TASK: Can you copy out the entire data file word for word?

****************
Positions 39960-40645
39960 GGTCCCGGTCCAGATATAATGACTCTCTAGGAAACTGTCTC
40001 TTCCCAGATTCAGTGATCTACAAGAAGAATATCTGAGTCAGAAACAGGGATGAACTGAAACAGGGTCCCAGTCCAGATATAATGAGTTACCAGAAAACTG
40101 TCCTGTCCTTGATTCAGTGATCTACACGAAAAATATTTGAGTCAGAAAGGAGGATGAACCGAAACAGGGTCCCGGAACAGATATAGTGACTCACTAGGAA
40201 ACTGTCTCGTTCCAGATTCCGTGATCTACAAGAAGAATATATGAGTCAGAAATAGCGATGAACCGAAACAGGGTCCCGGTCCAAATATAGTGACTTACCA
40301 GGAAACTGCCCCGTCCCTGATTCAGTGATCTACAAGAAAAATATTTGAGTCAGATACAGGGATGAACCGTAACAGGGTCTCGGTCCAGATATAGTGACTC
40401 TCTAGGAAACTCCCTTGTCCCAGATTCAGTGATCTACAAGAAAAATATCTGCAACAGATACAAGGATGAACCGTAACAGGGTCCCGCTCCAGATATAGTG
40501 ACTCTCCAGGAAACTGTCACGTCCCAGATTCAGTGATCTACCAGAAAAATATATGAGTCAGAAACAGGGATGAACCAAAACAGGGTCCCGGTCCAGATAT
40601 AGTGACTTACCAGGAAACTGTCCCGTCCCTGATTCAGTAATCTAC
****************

Positions 39960-40645
39960 GGTCCCGGTCCAGATATAATGACTCTCTAGGAAACTGTCTC
40001 TTCCCAGATTCAGTGATCTACAAGAAGAATATCTGAGTCAGAAACAGGGATGAACTGAAACAGGGTCCCAGTCCAGATATAATGAGTTACCAGAAAACTG
40101 TCCTGTCCTTGATTCAGTGATCTACACGAAAAATATTTGAGTCAGAAAGGAGGATGAACCGAAACAGGGTCCCGGAACAGATATAGTGACTCACTAGGAA
40201 ACTGTCTCGTTCCAGATTCCGTGATCTACAAGAAGAATATATGAGTCAGAAATAGCGATGAACCGAAACAGGGTCCCGGTCCAAATATAGTGACTTACCA
40301 GGAAACTGCCCCGTCCCTGATTCAGTGATCTACAAGAAAAATATTTGAGTCAGATACAGGGATGAACCGTAACAGGGTCTCGGTCCAGATATAGTGACTC
40401 TCTAGGAAACTCCCTTGTCCCAGATTCAGTGATCTACAAGAAAAATATCTGCAACAGATACAAGGATGAACCGTAACAGGGTCCCGCTCCAGATATAGTG
40501 ACTCTCCAGGAAACTGTCACGTCCCAGATTCAGTGATCTACCAGAAAAATATATGAGTCAGAAACAGGGATGAACCAAAACAGGGTCCCGGTCCAGATAT
40601 AGTGACTTACCAGGAAACTGTCCCGTCCCTGATTCAGTAATCTAC